How Living a Zero Waste Lifestyle Helped Us Save for Our Move to Spain

I am by NO means a financial expert, heck, I don’t even have a retirement account, but I would like to share a few tips on how Fernando and I saved for our big move and paid off my debts in one year’s time. Living a low impact lifestyle was an integral part of saving, which makes it another win-win for zero waste living!

Before going on any further I do want to make it clear that this blog post is not about how I made money, it’s about how I stopped spending it.

So here’s how we managed to save almost $40k in one year:

  1. Having Roommates And by roommates I mean my parents. When we got back from traveling in South East Asia in the summer of 2016 we moved in together temporarily to my parents home while we found a place. Once we realized how much we were saving and how comfortable the 4 of us were living together we decided not to move out and instead save on rent.  Even though we helped my parents out financially we were still saving about $1,000 a month considering the high rent prices in San Diego. There were a few times when we wished we were living on our own, but we were mostly very happy. Fernando got along great with my parents, he probably spent more time talking to them than I did, and I’m really grateful for all that quality family time. My mom and I who both worked in downtown got to carpool home almost every day and my dad and I went on morning hikes and had breakfast together regularly. On top of it all, it was also a very sustainable living option! By sharing a home we were sharing appliances, space, and reducing our environmental impact. Thanks to us we were composting, recycling as much as possible, and both my parents picked up a lot of our zero waste habits. I’d definitely do it all over again.

    My parents, sister, and us on our low impact wedding day
  2. I stopped buying things I don’t need I can’t count the number of times I rejected a purchase because I didn’t want to spend the money on it. It didn’t matter if it was $2 or $100, I’d rather see that amount in my savings account than spend it on something I don’t need. This included clothing, brownies, coffees, kombuchas, smoothies, phone chargers, cocktails, chocolate bars, acai bowls, and the list goes on and on. What each of us considers a ‘need’ is subjective and changes from day to day, but asking myself “Do I need this?” helped me make those choices. Most of the time my answer was no, and I moved on, feeling very content with myself. Seeing the results in my bank account motivated me to keep saving and really changed my mindset about spending money and the value of a dollar.  Five years ago I would victimize myself for not being able to spend on luxuries, I was living paycheck to paycheck, and I would spend any extra money I had at the end of the month because I thought saving so little was kind of pathetic and pointless.  To be fair, I was making less money, but only a couple thousand a year maybe, so I still would have been able to save a little. Living this way really affected my happiness and made me feel trapped in an endless cycle. Now I no longer feel I’m missing out because I’m not spending on restaurant meals or a new outfit, I feel empowered, and more in control than ever before. It’s a very good habit I’ve acquired and helps me reduce our expenses while traveling.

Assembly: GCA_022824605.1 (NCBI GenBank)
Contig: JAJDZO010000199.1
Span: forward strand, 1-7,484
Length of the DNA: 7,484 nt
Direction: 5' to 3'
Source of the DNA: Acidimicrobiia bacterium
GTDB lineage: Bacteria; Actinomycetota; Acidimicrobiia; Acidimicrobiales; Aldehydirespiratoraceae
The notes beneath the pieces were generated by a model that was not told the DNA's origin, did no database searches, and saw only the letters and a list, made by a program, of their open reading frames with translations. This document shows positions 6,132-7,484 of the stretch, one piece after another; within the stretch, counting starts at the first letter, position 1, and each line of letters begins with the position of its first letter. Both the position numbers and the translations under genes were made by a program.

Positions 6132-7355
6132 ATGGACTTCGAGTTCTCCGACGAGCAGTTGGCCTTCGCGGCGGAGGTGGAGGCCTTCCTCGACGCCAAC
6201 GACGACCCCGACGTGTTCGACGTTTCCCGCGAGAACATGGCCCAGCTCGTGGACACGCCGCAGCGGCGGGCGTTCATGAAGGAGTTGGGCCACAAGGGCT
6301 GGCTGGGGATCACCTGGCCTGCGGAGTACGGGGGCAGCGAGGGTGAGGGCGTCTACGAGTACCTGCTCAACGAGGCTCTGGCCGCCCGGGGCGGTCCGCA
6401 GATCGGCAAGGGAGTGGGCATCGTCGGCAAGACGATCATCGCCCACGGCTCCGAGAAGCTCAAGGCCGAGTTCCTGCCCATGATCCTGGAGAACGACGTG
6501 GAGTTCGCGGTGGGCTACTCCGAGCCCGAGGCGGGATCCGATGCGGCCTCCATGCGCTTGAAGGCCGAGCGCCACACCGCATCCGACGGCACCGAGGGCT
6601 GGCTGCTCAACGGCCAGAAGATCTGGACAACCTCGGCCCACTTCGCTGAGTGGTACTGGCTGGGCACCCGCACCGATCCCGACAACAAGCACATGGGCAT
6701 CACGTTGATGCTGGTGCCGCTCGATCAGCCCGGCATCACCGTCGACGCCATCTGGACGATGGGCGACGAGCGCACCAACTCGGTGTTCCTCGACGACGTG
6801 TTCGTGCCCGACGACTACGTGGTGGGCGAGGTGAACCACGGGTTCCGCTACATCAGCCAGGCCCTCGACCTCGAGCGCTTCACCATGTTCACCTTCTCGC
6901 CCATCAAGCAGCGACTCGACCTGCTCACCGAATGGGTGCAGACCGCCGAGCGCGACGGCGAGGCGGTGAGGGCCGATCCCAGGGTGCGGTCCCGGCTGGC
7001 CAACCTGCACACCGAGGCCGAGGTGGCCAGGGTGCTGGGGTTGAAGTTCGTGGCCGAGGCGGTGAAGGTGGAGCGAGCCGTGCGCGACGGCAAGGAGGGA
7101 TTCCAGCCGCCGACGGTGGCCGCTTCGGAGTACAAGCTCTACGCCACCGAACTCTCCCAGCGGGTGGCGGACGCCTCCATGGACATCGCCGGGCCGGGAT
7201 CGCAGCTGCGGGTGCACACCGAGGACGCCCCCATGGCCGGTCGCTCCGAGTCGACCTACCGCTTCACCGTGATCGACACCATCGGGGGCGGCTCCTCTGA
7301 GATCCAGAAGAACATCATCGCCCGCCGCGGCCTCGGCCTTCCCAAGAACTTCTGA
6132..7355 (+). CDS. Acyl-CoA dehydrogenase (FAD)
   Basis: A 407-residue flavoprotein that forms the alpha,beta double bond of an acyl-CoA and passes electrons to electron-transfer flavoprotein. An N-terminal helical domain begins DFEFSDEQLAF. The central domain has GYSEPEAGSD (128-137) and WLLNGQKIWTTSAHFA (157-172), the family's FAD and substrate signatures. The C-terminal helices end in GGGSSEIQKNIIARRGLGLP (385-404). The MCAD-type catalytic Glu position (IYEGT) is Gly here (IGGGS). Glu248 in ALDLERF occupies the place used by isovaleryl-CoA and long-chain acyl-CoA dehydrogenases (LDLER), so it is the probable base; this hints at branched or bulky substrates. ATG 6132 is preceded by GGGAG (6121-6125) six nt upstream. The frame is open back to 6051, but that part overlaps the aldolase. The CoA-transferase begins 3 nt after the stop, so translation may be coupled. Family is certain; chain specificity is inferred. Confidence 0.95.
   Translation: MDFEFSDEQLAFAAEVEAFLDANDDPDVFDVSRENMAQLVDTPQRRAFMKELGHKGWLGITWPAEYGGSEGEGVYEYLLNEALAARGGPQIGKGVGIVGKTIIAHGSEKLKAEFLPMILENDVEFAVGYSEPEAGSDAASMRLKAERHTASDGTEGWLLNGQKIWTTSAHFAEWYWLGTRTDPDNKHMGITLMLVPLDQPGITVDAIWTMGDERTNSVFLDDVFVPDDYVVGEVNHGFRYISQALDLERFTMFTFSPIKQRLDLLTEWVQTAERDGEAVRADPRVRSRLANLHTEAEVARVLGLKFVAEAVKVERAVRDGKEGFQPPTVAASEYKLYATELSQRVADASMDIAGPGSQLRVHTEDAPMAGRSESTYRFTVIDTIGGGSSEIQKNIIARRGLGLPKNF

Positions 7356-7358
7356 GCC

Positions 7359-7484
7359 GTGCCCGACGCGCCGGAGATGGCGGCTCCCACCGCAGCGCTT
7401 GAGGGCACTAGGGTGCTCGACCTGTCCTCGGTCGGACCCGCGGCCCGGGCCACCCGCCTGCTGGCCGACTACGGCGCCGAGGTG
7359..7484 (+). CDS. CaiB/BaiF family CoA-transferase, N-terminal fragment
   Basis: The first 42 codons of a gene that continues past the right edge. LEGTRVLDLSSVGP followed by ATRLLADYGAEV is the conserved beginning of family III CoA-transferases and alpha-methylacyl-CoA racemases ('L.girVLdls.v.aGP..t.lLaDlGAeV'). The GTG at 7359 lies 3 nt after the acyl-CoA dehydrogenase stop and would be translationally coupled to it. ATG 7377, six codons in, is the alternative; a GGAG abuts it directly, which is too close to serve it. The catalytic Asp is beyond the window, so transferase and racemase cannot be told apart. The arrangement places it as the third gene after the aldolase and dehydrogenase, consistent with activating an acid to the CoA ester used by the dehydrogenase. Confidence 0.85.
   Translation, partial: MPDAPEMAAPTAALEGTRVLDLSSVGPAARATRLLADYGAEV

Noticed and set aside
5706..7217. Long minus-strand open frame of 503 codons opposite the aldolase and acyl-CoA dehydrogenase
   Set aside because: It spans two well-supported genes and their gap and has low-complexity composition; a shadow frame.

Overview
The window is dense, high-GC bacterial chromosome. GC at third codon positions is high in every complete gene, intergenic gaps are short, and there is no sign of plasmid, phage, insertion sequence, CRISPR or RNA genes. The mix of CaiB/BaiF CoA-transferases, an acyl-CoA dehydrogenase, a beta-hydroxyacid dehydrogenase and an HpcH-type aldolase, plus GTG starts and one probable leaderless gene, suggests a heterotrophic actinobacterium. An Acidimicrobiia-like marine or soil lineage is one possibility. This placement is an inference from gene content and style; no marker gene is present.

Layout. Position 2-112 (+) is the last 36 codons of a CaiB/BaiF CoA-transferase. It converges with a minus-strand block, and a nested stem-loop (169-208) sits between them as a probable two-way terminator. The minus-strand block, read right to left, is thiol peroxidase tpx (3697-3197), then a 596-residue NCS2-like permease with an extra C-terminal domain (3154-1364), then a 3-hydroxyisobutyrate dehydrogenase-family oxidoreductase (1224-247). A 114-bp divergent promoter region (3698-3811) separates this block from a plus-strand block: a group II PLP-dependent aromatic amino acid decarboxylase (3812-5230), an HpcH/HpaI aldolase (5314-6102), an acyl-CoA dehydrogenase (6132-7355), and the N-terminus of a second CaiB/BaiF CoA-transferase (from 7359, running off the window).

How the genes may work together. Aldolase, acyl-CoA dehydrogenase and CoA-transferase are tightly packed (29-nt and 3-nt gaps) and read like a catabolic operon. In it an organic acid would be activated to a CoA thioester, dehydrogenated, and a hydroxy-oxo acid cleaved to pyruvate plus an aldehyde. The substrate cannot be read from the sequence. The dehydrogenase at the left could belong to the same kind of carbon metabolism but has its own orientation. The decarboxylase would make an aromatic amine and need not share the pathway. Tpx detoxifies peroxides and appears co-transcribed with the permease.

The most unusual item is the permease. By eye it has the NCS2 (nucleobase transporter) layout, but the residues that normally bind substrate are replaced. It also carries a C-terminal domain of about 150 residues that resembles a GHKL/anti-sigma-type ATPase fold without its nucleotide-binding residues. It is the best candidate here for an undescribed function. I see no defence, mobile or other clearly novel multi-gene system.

3. Homemade Work Lunches This was a big one! Takeout lunches would cost me about $8 a day on average. $8 lunch x 5 work days = $40 a week, about $160 a month, and close to $2,000 a year! And that’s just for lunch. Add the cost for takeout breakfast and dinner? No thanks. I would make lunches for both Fernando and myself, so double the savings. Of course, making food takes time, especially if you’re like me and don’t want to buy conveniently over-packaged food items. So over the span of a few months I learned a few tricks to help me be more efficient when it came to making work lunches. I meal prepped on Sundays or Mondays and prepared mine and Fernando’s lunches with those ingredients. I would make things like a big batch of lentil or chickpea soup, roasted veggies, rice, quinoa, and washed and cut lettuce and veggies for salads. I also cooked large quantities for dinner to have left overs for lunch, packing it in containers right after dinner to have ready for the next day. On days when I didn’t have anything prepared I would put together quick lunches such as salads or bulk dehydrated soups topped with avocado and a side of bread or I would run to the nearby grocery store during lunch time to buy pre-made soup in a recyclable container and a few veggies, paying a lot less than I would at a restaurant.  In the year I worked I bought lunch less than 5 times, saved so much money, and not to mention all those take out containers.